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Support and expedited claim processing available

Amyotrophic lateral sclerosis, which is also known as Lou Gehrig’s disease, is a degenerative disease that affects motor neurons in the brain and spinal cord. As these neurons degenerate, victims lose the ability to control movement in the limbs and other systems. The disease can ultimately cause paralysis, respiratory failure and death, according to the ALS Association. As any attorney Social Security Plainfield is aware, Lou Gehrig’s Disease is severe enough to virtually always qualify for Social Security Disability benefits.
Medical evidence standards

The Social Security Administration automatically considers ALS disabling if the applicant provides adequate medical documentation of the condition. Since no single test can conclusively diagnose Lou Gehrig’s Disease, the SSA requires various forms of evidence to support a diagnosis from a qualified medical professional. Applicants must provide the following:

  • Relevant medical history
  • Neuroimaging or electrophysiological testing used to rule out other neurological conditions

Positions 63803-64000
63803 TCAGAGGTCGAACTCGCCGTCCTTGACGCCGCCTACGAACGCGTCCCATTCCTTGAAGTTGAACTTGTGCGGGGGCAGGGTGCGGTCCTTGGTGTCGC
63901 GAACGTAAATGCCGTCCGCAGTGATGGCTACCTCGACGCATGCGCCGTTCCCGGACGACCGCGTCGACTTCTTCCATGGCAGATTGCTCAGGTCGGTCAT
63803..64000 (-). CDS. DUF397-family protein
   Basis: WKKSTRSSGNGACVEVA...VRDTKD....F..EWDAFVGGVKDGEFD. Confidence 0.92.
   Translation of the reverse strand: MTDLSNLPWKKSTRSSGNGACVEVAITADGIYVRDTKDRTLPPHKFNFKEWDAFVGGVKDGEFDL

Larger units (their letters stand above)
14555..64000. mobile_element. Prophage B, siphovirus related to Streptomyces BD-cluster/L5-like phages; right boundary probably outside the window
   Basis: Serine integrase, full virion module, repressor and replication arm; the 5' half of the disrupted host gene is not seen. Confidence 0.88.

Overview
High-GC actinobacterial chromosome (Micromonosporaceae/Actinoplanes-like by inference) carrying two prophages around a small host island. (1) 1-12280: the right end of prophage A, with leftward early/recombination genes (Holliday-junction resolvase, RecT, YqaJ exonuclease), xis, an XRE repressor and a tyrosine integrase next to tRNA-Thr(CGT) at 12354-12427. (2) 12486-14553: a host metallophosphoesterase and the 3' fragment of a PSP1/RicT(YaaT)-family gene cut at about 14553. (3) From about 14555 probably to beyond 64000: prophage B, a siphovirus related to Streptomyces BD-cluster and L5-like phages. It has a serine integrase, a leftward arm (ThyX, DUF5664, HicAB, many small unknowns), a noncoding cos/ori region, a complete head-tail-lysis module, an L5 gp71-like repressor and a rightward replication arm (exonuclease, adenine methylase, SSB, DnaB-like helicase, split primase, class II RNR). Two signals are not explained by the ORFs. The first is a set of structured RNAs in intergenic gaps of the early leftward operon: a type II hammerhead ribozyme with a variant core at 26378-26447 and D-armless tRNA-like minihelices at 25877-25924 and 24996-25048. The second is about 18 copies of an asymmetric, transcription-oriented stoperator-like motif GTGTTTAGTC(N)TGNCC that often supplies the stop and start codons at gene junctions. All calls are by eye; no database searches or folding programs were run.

• Neurological findings used to support the ALS diagnosis
  • Any other objective evidence that agrees with the diagnosis, such as electromyography

If these requirements are met, an applicant qualifies for SSD benefits on a medical level. However, as any attorney Social Security in Plainfield can explain, benefits are only available if the applicant also meets non-medical criteria.

Financial requirements

To receive SSD benefits, an individual must have an adequate earnings record. The SSA requires beneficiaries to have a set total level of earnings, which is based on age. The SSA also stipulates that a certain amount of these earnings must have been accumulated during the decade before disability onset.

Additionally, people who engage in “substantial gainful activity” cannot collect benefits. In 2015, work yielding over $1,090 of monthly income is considered substantial gainful activity, unless the worker suffers from statutory blindness. People who suffer from ALS but fail to meet these financial requirements are not eligible for benefits.

Expedited processing

Victims of ALS who qualify for SSD benefits also qualify for faster claim processing through the SSA’s Compassionate Allowances program. This program identifies conditions that are serious enough to invariably qualify for benefits from a medical standpoint. Reduced evidentiary requirements and expedited processing allow the SSA to make decisions on Compassionate Allowances conditions in less than a month in some cases.

Even under the Compassionate Allowances program, delays are possible. For example, a claims examiner may require extra time to find necessary medical information or wait for treating physicians to supply requested documentation. Applicants can reduce the risk of delays by providing all necessary documentation in the initial claim. An attorney Social Security in Plainfield can help applicants ensure all necessary evidence is submitted along with the claim.